Members of the armed forces have to provide their blood type upon joining, and so we are able to specifically appeal to those with rarer types.
We’ve opened a new and improved donor centre in Leicester, and are asking the local community to help us in our mission to recruit almost 6,000 new donors in the area by 2020.
We especially hope we can attract more Asian donors: there is a national shortage of black and Asian donors, and Leicester has a high Asian population.
Gaurika Puri, 21, was the first person to donate blood at the new donor centre. Gaurika has B-positive blood, a group more commonly found in Asian people.
She says, “Becoming the first donor at Leicester’s new donor centre has been fantastic. Giving blood is quick and easy and at the end of it you help save someone. Everyone should do it!”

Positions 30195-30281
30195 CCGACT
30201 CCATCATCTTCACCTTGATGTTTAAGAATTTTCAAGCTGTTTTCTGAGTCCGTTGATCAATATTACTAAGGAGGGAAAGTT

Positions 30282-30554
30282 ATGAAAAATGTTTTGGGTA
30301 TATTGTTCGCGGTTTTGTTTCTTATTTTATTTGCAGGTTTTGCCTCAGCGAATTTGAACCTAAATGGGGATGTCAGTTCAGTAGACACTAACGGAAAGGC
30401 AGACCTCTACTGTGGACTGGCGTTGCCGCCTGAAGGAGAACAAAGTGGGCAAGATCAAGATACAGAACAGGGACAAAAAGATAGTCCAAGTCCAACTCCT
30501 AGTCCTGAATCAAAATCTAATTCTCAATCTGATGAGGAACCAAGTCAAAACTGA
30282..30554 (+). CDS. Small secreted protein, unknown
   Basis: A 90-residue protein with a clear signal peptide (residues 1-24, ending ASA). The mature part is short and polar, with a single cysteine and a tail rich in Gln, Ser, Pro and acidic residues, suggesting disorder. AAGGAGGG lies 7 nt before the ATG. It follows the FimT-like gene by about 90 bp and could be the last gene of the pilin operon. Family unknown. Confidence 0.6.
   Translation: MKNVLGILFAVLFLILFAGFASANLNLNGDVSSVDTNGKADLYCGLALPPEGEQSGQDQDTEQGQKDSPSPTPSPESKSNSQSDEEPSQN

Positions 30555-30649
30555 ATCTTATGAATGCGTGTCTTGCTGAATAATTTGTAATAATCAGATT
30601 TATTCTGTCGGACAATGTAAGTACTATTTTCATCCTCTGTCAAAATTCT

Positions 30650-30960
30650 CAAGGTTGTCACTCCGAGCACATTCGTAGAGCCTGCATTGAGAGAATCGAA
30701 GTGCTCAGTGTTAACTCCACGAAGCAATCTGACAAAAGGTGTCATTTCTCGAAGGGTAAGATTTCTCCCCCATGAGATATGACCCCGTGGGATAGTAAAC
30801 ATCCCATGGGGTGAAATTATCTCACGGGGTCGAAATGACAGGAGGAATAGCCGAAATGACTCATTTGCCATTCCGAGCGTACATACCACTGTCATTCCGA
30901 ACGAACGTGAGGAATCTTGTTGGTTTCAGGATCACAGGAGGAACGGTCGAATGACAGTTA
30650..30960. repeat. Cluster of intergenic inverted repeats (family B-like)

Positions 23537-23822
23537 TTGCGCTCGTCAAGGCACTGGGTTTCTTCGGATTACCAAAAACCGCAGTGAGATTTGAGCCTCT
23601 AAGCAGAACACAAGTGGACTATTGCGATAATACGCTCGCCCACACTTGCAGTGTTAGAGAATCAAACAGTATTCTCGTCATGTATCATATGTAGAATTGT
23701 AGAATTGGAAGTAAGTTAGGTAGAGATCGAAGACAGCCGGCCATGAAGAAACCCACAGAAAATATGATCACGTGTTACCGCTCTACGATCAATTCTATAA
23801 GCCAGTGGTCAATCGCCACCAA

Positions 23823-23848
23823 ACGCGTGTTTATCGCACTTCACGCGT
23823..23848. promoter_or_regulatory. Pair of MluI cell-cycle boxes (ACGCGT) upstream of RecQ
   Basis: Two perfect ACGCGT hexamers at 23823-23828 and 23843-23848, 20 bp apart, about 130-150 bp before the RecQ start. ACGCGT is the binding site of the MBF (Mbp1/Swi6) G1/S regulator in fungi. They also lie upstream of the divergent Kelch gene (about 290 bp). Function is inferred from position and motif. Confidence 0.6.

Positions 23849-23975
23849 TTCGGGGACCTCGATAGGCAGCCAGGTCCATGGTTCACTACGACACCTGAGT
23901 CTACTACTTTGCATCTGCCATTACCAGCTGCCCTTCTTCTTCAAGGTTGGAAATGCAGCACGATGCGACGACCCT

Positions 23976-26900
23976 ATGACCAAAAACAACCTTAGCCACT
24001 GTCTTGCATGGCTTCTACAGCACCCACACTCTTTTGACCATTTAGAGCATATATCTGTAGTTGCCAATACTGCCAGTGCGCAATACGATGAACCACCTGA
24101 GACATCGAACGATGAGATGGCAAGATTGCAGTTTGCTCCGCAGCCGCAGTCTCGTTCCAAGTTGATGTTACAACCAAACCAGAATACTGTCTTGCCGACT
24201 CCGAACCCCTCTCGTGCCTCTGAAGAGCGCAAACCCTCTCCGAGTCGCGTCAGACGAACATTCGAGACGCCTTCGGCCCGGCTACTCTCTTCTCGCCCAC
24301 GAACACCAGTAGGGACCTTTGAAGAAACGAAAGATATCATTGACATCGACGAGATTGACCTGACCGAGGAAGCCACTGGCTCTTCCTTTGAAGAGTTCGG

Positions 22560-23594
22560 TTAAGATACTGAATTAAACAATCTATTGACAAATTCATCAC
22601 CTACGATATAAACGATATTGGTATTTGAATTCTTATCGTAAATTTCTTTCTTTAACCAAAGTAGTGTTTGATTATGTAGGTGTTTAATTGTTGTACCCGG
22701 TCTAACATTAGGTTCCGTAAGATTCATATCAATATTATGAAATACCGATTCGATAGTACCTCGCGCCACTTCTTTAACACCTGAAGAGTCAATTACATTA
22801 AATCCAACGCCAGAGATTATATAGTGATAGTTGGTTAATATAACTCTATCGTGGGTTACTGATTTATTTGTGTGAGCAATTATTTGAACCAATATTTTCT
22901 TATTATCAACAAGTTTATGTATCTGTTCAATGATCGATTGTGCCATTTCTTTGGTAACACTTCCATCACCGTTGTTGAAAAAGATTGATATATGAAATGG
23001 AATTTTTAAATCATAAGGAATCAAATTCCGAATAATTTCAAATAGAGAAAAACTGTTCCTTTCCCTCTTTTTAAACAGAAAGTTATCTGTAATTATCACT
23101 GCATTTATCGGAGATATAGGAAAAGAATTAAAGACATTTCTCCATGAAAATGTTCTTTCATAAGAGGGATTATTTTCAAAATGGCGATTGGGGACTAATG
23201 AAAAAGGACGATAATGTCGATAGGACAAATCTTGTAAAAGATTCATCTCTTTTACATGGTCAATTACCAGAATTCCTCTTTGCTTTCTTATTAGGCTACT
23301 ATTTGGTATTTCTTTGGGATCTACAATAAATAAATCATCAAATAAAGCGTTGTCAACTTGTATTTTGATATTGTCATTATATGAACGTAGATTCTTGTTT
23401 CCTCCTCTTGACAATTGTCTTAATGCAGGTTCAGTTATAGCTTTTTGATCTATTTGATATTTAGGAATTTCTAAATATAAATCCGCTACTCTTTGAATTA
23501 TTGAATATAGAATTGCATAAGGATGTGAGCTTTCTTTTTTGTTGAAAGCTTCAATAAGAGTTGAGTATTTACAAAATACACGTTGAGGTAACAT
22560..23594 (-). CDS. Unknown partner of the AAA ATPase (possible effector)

Gaurika could be helping patients like Devesh Thakkar, 36, from Leicester, who has beta thalassemia major. Devesh has survived thanks to receiving over 2000 units of blood.
He says, “I’m with patients every day in Leicester who rely on blood transfusions to stay alive. The impact blood donors have on people’s lives is remarkable. I personally wouldn’t be alive today if it wasn’t for amazing blood donors. You have kept me alive and I am forever grateful and thankful to you.”
Karen Ellis, Leicester Donor Centre manager says, “We are very excited to be opening the new centre as it enables us to give our donors a better experience, and also collect more life-saving blood and platelet donations.
“Leicester is a vibrant, growing city with large populations of students, black, Asian and young people, which makes it a great place to recruit the donors of the future.”